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I have gotten the following to work:

for i in {2..10}
do
    echo "output: $i"
done

It produces a bunch of lines of output: 2, output: 3, so on.

However, trying to run the following:

max=10
for i in {2..$max}
do
    echo "$i"
done

produces the following:

output: {2..10}

How can I get the compiler to realize it should treat $max as the other end of the array, and not part of a string?

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1  
what system and shell are you using? What kind of goofy system has sh or bash, but doesn't have seq, a coreutil? –  whatsisname Sep 18 '09 at 16:08
4  
FreeBSD doesn't. –  Nietzche-jou Sep 18 '09 at 16:12
    
echo "$i should be echo "$i" -- won't fix the problem, though. –  Dave Jarvis Sep 18 '09 at 16:19
    
Small style nit: I usually see the do and then keywords on the same line as for and if, respectively. E.g., for i in {2..10}; do –  a paid nerd Sep 18 '09 at 16:33
    
possible duplicate of Is it possible to use a variable in for syntax in bash? –  Barmar Aug 1 '13 at 15:00
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9 Answers

up vote 68 down vote accepted

brace expansion, {x..y} is performed before other expansions, so you cannot use that for variable length sequences.

Instead, use the seq 2 $max method as mobrule stated.

So, for your example it would be:

max=10
for i in `seq 2 $max`
do
    echo "$i"
done
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1  
+1 for explanation of why OP technique didn't work. –  system PAUSE Sep 18 '09 at 16:24
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For loop in a single command-line

for i in *; do echo $i; done

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Here it worked for on MAC-OS // It includes the example of BSD date, how to increment and decrement in date also

for ((i=28; i>=6 ; i--));
do
dat=`date -v-${i}d -j "+%Y%m%d"` 
echo $dat
done
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Step the loop manually:

i=0
max=10
while [ $i -lt $max ]
do
    echo "output: $i"
    true $(( i++ ))
done

If you don’t have to be totally POSIX, you can use the arithmetic for loop:

max=10
for (( i=0; i < max; i++ )); do echo "output: $i"; done

Or use jot(1) on BSD systems:

for i in $( jot 0 10 ); do echo "output: $i"; done
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+1 for jot, which should be available on MacOS: developer.apple.com/mac/library/documentation/Darwin/Reference/… –  system PAUSE Sep 18 '09 at 18:12
1  
true $(( i++ )) doesn't work in all cases, so most portable would be true $((i=i+1)). –  Flow Mar 22 '12 at 14:50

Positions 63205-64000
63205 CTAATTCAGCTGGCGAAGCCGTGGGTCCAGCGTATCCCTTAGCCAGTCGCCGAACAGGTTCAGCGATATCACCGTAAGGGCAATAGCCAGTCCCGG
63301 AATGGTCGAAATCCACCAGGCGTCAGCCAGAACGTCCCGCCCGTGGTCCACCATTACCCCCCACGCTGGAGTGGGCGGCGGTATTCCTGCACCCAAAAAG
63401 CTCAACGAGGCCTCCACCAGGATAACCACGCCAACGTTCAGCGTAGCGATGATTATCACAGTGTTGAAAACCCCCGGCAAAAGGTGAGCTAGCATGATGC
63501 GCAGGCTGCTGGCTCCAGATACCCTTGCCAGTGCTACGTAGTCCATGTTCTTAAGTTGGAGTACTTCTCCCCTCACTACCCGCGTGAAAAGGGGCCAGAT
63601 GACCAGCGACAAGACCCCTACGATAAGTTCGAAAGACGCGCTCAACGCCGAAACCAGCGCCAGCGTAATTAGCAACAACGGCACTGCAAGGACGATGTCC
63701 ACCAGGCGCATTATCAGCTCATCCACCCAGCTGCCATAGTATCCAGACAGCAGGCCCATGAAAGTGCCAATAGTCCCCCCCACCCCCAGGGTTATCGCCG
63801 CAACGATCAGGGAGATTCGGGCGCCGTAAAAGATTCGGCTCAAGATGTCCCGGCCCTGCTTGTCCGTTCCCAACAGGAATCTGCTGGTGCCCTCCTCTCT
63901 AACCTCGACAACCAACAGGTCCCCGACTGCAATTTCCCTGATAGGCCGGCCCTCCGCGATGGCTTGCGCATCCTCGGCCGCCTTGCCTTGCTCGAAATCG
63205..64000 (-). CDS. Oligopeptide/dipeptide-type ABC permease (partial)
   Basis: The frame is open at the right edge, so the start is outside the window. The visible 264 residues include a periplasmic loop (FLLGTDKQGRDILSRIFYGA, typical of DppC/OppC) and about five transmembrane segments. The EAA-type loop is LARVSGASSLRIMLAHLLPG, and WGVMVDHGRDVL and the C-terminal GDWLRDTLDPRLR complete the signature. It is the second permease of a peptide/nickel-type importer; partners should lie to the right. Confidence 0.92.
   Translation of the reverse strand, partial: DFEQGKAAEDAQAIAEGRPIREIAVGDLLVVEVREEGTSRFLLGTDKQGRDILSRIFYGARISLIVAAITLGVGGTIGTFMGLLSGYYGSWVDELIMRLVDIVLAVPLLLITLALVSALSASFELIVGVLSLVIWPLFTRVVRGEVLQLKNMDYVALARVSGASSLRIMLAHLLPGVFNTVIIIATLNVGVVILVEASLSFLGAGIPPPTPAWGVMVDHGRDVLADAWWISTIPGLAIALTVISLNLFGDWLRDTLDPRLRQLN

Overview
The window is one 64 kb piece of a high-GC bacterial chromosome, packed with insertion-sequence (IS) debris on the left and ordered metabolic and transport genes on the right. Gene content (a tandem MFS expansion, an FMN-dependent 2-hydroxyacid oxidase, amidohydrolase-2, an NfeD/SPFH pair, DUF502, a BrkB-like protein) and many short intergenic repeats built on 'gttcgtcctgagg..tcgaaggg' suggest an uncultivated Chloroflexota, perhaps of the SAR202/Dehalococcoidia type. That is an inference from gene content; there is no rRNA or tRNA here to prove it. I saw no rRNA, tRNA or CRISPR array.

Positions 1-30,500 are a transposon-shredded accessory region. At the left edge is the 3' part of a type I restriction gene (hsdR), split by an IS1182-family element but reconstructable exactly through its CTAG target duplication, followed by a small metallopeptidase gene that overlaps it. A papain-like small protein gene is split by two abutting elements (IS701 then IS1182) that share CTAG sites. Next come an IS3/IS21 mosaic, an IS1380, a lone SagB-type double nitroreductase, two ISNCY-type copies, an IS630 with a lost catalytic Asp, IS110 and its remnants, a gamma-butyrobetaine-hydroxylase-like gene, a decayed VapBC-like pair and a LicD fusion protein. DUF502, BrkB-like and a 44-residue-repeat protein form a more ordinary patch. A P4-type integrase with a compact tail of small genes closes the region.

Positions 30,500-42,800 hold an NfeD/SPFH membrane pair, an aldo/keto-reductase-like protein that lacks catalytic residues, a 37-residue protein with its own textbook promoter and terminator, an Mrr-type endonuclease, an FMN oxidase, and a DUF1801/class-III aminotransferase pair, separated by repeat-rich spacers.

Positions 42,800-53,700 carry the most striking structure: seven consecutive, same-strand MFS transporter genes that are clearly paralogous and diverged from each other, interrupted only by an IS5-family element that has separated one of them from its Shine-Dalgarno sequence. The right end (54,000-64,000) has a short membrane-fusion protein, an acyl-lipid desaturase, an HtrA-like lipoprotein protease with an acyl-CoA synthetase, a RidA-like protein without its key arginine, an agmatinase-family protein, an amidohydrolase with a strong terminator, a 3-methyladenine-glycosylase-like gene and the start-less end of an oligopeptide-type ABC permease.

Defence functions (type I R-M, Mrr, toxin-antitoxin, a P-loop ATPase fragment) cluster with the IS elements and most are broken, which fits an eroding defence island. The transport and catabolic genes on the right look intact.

semi colon should not come in "for (( i=0; i < max; i++ ));" –  logan Feb 10 at 13:02
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how about

max=10
for i in `eval echo {2..$max}`
do
    echo $i
done

You need the explicit 'eval' call to reevaluate the {} after variable substitution

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There's more than one way to do it.

max=10
for i in `eval "echo {2..$max}"`
do
    echo "$i"
done
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3  
A security risk, since eval will evaluate anything you set max to. Consider max="2}; echo ha; #", then replace echo ha with something more destructive. –  chepner Sep 12 '13 at 19:45
1  
(S)he set max to 10. No risk. –  Conrad Meyer Apr 21 at 1:13
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Try the arithmetic-expression version of for:

max=10
for ((i=2; i<=$max; ++i )) ; 
do
    echo "$i"
done

This is available in most versions of bash, and should be Bourne shell (sh) compatible also.

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2  
Good answer, but this doesn't work with #!/bin/sh. –  Flow Mar 22 '12 at 14:44
    
@Flow: Hm, I just tried it on a couple of systems (Linux and BSD based) with #!/bin/sh and it worked fine. Invoked under bash and specifically under /bin/sh, still worked. Maybe the version of sh matters? Are you on some old Unix? –  system PAUSE Mar 26 '12 at 21:29
    
AFAIK QNX 6.3.0 –  Flow Mar 27 '12 at 7:20
3  
Very few systems have a dedicated sh, instead making it a link to other another shell. Ideally, such a shell invoked as sh would only support those features in the POSIX standard, but by default let some of their extra features through. The C-style for-loop is not a POSIX feature, but may be in sh mode by the actual shell. –  chepner Sep 12 '13 at 19:41
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Well, as I didn't have the seq command installed on my system (Mac OS 10.6.1), I ended up using a while loop instead:

max=5
i=1

while [ $max -gt $i ]
do
    (stuff)
done

**shrugs** Whatever works.

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1  
seq is relatively new. I only found out about it a few months ago. But you can use a 'for' loop!! The disadvantage of a 'while' is that you have to remember to increment the counter somewhere inside the loop, or else loop downwards. –  system PAUSE Sep 18 '09 at 16:23
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Is the seq command available on your system?

for i in `seq 2 $max`
do
  echo "output: $i"
done

EDIT: No seq? Then how about a poor man's seq with perl?

seq=`perl -e "\$,=' ';print 2..$max"`
for i in seq
do
  echo "output: $i"
done

Watch those quote marks.

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I just checked that; it doesn't seem that it is. –  eykanal Sep 18 '09 at 16:02
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protected by Brad Larson Nov 1 '13 at 17:19

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